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Fun Facts

  • A giraffe’s tongue is 20 inches long. They use it to clean their own ears.
  • A hard working mole can dig a hole up to 300 feet deep over night.
  • A whale’s heart beats very slowly. As slow as once every 6 seconds.
  • Beavers can hold their breath for up to 15 minutes.
  • Drivers actually kill more deer than hunters do.
  • There are over 4,200 species of mammals.
  • Even though it has a hump, a camel’s spine is straight.
  • Cheetahs can run as fast as 70 miles per hour.


There are over 5,000 mammal species in the world, and we have some of the most exotic and endangered in the world.

Mammals are air-breathing animals, characterised by having hair or fur. Females possess mammary glands, which are used for suckling their young.

We have  1200 individual mammals from more than 50 different species, ranging in size from our tiny Harvest Mice up to our enormous Asian Elephants.

Many of the species that we specialise in, like the are in danger of becoming extinction in the wild in the next 25 years. The work done here with these species will help to conserve them for future generations.

What makes a mammal?

There are more than 4,000 different species of mammals. The smallest is the hog-nosed bat, which weighs 0.05 ounces. The largest is the blue whale, which can be 100 feet long and weigh 150 tons. But whether they live on land or water, all mammals share some common characteristics.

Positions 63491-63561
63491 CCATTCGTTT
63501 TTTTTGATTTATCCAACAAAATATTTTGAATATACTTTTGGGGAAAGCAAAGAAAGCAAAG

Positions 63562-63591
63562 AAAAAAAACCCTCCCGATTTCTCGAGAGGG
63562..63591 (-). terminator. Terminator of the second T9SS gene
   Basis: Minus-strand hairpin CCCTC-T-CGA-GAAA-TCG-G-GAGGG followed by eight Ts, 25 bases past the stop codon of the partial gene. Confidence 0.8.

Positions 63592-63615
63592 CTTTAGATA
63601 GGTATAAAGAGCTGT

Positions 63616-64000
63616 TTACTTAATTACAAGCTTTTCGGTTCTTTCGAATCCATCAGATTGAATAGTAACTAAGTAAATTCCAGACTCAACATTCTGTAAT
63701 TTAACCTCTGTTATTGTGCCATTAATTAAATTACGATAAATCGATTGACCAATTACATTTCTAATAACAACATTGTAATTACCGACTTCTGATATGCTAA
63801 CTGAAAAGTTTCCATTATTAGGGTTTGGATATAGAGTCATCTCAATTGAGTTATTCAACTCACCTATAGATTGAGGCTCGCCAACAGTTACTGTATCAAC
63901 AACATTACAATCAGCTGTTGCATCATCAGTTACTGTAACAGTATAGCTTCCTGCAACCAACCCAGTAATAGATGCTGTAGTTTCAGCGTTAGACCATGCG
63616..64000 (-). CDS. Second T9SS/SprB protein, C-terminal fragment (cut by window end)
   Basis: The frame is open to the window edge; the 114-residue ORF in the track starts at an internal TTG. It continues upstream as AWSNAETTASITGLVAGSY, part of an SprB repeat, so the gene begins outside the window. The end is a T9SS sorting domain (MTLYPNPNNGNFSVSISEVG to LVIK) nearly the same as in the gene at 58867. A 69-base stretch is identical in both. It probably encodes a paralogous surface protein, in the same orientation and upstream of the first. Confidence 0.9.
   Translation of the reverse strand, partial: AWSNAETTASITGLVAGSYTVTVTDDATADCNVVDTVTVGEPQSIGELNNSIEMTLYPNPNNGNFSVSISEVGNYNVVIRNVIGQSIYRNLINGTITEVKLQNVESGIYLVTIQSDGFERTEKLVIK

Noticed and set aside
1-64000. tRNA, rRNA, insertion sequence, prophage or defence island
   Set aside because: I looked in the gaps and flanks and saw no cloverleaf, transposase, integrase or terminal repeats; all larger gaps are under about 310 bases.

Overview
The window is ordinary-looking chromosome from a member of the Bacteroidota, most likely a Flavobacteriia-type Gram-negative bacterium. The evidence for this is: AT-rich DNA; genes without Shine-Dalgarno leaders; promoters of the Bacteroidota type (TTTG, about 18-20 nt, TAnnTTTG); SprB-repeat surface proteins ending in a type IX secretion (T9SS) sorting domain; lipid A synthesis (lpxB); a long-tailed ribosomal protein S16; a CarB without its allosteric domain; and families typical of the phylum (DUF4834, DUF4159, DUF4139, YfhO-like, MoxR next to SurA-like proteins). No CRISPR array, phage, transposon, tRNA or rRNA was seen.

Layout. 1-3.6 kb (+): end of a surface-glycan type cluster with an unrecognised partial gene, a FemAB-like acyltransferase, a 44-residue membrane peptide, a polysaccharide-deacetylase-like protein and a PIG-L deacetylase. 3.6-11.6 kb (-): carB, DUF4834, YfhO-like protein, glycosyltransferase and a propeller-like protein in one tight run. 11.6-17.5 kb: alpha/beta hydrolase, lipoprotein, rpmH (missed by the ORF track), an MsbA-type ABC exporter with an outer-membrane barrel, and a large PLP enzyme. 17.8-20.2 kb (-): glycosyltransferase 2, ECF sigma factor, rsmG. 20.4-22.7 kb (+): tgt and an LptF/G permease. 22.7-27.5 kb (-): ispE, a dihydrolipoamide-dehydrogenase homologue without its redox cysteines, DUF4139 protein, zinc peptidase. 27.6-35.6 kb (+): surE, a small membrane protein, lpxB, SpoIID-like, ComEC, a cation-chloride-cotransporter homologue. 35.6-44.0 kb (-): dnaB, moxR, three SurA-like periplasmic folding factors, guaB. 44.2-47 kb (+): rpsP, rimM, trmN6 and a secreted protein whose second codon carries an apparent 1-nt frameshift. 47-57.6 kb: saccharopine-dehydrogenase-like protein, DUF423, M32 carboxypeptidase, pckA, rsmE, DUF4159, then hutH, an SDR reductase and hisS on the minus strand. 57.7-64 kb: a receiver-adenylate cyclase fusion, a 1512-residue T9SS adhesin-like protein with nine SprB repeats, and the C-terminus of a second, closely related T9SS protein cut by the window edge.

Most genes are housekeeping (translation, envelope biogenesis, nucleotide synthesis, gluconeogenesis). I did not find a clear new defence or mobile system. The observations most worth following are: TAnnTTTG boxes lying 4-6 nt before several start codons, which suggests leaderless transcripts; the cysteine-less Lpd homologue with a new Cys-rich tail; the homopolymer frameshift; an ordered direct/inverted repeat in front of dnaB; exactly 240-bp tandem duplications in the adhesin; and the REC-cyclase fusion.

All mammals:

  • Are vertebrates (which means they have a backbone or spine).
  • Are endothermic. Also known as “warm-blooded,” endothermic animals regulate their own body temperate which allows them to live in almost every climate on Earth.
  • Have hair on their bodies.
  • Produce milk to feed their babies. This allows them to spend more time with their young and teach them important skills they need to survive on their own.




Three Types of Mammals

Mammals are sometimes divided into three types based on how they give birth and take care of their young.

  • Live young – Most mammals give birth to live young (instead of laying eggs like birds or reptiles). These mammals are called placental mammals.
  • Marsupials – Marsupials are special types of mammals that carry their young in a pouch. Some marsupials include the kangaroo, the koala, and the opossum.
  • Egg laying – A few mammals lay eggs, they are called monotremes. Monotremes include the platypus and the long-nosed spiny anteater.



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